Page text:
Out On An Island – 100 years of LGBTQ+ History with an Isle of Wight connection is a heritage and oral history project brought to you by StoneCrabs and led by Project Manager Caroline Diamond and Artistic Director Franko Figueiredo.
Out On An Island could not have succeeded without its team of over 40 people who have recorded, researched and written about our local LGBTQ+ history and shared their stories with a passion to celebrate the diversity that unites us, shining a light on the exclusion and laws that divide us.
We recorded 20 oral histories which were wonderful, inspiring at times, sometimes heart-breaking or just sad and others beautifully celebratory. These oral histories will be archived at Carisbrooke Castle Museum, Island Voices collection and The Wessex Sound and Film Archives in Winchester who are keen to build on their limited LGBTQ+ archives to provide a more rounded picture of the past.
We visited both museums and newspaper and magazine archives to research our history. People generously shared personal recollections and items of memorabilia all connected to the Isle of Wight’s rich LGBTQ+ history.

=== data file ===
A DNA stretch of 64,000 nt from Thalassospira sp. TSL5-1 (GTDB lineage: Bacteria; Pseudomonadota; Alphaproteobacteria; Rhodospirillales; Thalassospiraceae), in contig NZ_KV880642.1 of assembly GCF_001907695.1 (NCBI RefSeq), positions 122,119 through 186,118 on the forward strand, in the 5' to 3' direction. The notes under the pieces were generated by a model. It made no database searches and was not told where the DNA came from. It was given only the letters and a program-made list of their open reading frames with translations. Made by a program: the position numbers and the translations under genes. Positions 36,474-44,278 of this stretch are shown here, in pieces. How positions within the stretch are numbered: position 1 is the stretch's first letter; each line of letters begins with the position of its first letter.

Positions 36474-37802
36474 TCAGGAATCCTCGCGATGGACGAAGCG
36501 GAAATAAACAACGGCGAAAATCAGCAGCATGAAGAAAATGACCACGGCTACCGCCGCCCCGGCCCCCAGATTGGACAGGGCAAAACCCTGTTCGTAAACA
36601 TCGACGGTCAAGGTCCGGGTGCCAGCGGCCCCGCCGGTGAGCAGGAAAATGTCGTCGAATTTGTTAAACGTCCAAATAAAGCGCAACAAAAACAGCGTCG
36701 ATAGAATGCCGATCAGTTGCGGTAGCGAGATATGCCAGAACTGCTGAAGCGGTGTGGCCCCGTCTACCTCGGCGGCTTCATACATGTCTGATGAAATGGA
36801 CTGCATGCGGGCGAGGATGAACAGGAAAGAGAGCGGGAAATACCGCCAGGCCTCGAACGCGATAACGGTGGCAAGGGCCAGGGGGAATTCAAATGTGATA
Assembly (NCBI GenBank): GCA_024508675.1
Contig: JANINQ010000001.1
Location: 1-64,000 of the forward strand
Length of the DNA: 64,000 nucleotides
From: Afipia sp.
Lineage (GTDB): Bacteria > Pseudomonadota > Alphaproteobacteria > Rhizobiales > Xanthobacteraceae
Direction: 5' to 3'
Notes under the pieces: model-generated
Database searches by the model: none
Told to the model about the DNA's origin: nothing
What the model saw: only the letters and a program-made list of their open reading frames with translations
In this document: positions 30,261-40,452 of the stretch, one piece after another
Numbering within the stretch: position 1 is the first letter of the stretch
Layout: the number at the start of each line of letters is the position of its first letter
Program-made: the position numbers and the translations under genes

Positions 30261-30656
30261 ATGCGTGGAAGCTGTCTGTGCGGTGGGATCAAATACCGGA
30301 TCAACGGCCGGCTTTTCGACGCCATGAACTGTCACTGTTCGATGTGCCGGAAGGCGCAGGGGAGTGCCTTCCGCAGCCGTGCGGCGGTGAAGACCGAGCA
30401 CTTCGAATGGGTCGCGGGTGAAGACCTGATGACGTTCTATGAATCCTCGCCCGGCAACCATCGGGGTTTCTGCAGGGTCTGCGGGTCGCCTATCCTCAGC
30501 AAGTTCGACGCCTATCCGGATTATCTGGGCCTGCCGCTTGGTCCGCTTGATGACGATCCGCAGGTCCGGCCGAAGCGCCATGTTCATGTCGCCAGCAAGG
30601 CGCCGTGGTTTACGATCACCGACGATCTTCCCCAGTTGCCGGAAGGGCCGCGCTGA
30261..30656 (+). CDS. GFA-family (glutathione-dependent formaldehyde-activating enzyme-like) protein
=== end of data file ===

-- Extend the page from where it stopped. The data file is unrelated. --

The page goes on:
How did we get here?
The project was launched at Quay Arts in June 2019. It focuses on the untold and often hidden or erased heritage of LGBTQ+ people all with an Isle of Wight connection.
Project Manager Caroline Diamond came out and started a Wight LGBTQ+ Women’s group (formerly Wight Lesbians) in 2015 and was amazed to hear people like Joanne Brady and Karl Love talk of a thriving community of LGBTQ+ people on the Isle of Wight in the 1980’s and 1990’s who met up, sometimes in large numbers and stayed connected in the days before mobile phones and social media.
It wasn’t all good news; looking back to the 70’s, stories were also ugly and distressing. Violent homophobia led to Nikki Dorakis having his pet cat killed and left on his doorstep. He was from Ventnor, and a founder of the Campaign For Homosexual Equality. We felt that powerful stories like these needed to be highlighted and shared.